In all the letters written during those weeks of fighting and captured by us from dead or living men there is one great cry of agony and horror.

"I stood on the brink of the most terrible days of my life," wrote one of them.  "They were those of the battle of the Somme.  It began with a night attack on August 13th-14th.  The attack lasted till the evening of the 18th, when the English wrote on our bodies in letters of blood 'It is all over with you.'  A handful of half-mad, wretched creatures, worn out in body and mind, were all that was left of a whole battalion.  We were that handful."

"We entrained at Savigny," wrote a man of one of these regiments, "and at once knew our destination.  It was our old Blood-bath - the Somme."

In many letters this phrase was used.  The Somme was called the "Bath of Blood" by the German troops who waded across its shell-craters, and in the ditches which were heaped with their dead.  But what I have described is only the beginning of the battle, and the bath was to be filled deeper in the months that followed.

The tale of defeat, of great losses, of grave and increasing anxiety, was told clearly enough - as I have read in captured letters - by the faces of German officers who went about in these towns behind the lines with gloomy looks, and whose tempers, never of the sweetest, became irritable and unbearable so that the soldiers hated them for all this cursing and bullying.  A certain battalion commander has a nervous breakdown because he has to meet his colonel in the morning.

"He is dying with fear and anxiety," writes one of his comrades.  Other men, not battalion commanders, are even more afraid of their superior officers, upon whom this bad news from the Somme has an evil effect.

The bad news was spread by divisions taken out of the line and sent back to rest.  The men reported that their battalions had been cut to pieces.  Some of their regiments had lost three-quarters of their strength.  They described the frightful effect of the British artillery - the smashed trenches, the shell-craters, the great horror.

It is not good for the morale of men who are just going up there to take their turn.

The man who was afraid of his colonel "sits all day long writing home with the picture of his wife and children before his eyes."  He is afraid of other things.

Bavarian soldiers quarrelled with Prussians, accused them (unjustly) of shirking the Somme battlefields and leaving the Bavarians to go to the blood-bath.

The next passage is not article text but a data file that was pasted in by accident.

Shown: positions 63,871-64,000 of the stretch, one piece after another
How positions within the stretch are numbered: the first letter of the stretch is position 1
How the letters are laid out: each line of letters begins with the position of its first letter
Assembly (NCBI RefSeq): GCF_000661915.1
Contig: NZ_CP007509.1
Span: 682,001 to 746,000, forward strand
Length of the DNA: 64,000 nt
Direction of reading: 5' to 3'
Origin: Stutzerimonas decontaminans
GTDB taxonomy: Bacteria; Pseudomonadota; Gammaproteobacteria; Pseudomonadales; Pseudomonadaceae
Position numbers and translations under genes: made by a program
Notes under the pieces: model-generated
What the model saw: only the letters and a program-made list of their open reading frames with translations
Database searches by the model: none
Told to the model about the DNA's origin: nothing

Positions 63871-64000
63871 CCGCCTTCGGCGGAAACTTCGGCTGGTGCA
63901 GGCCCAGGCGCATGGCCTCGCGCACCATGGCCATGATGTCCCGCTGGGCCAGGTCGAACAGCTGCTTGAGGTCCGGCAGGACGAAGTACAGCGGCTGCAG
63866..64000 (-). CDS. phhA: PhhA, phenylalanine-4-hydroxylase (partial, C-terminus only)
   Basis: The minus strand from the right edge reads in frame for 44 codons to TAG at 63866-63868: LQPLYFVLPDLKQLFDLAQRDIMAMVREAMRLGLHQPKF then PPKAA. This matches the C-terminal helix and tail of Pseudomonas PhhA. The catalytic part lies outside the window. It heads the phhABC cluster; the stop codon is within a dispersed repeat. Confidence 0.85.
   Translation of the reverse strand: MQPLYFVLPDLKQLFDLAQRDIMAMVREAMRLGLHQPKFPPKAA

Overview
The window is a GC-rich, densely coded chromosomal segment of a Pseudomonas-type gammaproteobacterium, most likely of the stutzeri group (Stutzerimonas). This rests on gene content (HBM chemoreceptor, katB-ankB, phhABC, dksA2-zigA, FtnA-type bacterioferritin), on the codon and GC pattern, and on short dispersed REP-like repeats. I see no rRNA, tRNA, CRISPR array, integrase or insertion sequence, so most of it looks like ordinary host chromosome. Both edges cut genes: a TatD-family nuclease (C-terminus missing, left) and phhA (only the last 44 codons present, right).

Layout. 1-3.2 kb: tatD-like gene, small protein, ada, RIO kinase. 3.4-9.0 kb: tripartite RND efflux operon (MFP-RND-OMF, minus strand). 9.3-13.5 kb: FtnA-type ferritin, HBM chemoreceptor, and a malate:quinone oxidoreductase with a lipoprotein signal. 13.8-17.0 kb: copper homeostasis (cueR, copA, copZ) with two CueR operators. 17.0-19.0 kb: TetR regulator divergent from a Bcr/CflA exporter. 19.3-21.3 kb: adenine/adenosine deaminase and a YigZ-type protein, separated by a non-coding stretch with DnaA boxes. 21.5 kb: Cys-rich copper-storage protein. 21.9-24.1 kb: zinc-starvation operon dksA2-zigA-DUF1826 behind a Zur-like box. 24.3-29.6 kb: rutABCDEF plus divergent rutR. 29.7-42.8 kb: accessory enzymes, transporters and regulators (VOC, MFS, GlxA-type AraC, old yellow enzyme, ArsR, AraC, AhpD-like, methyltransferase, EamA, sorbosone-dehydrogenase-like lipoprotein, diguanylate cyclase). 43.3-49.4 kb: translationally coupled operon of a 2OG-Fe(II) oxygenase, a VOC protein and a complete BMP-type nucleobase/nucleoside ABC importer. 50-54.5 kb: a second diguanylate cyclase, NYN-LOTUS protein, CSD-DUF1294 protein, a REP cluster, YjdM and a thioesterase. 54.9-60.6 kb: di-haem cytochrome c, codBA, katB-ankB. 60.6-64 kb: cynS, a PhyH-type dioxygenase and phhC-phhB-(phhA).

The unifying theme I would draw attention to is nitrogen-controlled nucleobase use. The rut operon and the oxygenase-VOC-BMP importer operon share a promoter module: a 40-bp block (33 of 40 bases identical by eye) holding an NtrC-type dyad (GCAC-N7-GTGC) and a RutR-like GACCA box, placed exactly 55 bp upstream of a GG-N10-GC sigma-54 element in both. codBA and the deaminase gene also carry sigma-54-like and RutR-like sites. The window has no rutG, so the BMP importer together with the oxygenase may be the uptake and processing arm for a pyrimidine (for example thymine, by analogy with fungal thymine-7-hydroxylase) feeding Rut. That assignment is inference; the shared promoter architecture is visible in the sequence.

"All the Bavarian troops are being sent to the Somme (this much is certain, you can see no Prussians there), and this in spite of the losses the 1st Bavarian Corps suffered recently at Verdun!  And how we did suffer!... It appears that we are in for another turn, at least the 5th Bavarian Division.  Everybody has been talking about it for a long time.  To the devil with it!  Every Bavarian regiment is being sent into it, and it's a swindle."

It was in no cheerful mood that men went away to the Somme battlefields.  Those battalions of grey-clad men entrained without any of the old enthusiasm with which they had gone to earlier battles.  Their gloom was noticed by the officers.

"Sing, you sheep's heads, sing!" they shouted.

They were compelled to sing, by order.

"In the afternoon," wrote a man of the 18th Reserve Division, "we had to go out again: we were to learn to sing.  The greater part did not join in, and the song went feebly.  Then we had to march round in a circle and sing, and that vent no better.  After that we had an hour off, and on the way back to billets we were to sing 'Deutschland uber Alles,' but this broke down completely.  One never hears songs of the Fatherland any more."

They were silent, grave-eyed men who marched through the streets of French and Belgian towns to be entrained for the Somme front, for they had forebodings of the fate before them.

Yet none of their forebodings were equal in intensity of fear to the frightful reality into which they were flung.

Source: Source Records of the Great War, Vol. IV, ed. Charles F. Horne, National Alumni 1923

Prevalent dysentery among Allied soldiers in Gallipoli came to be referred to as "the Gallipoli gallop".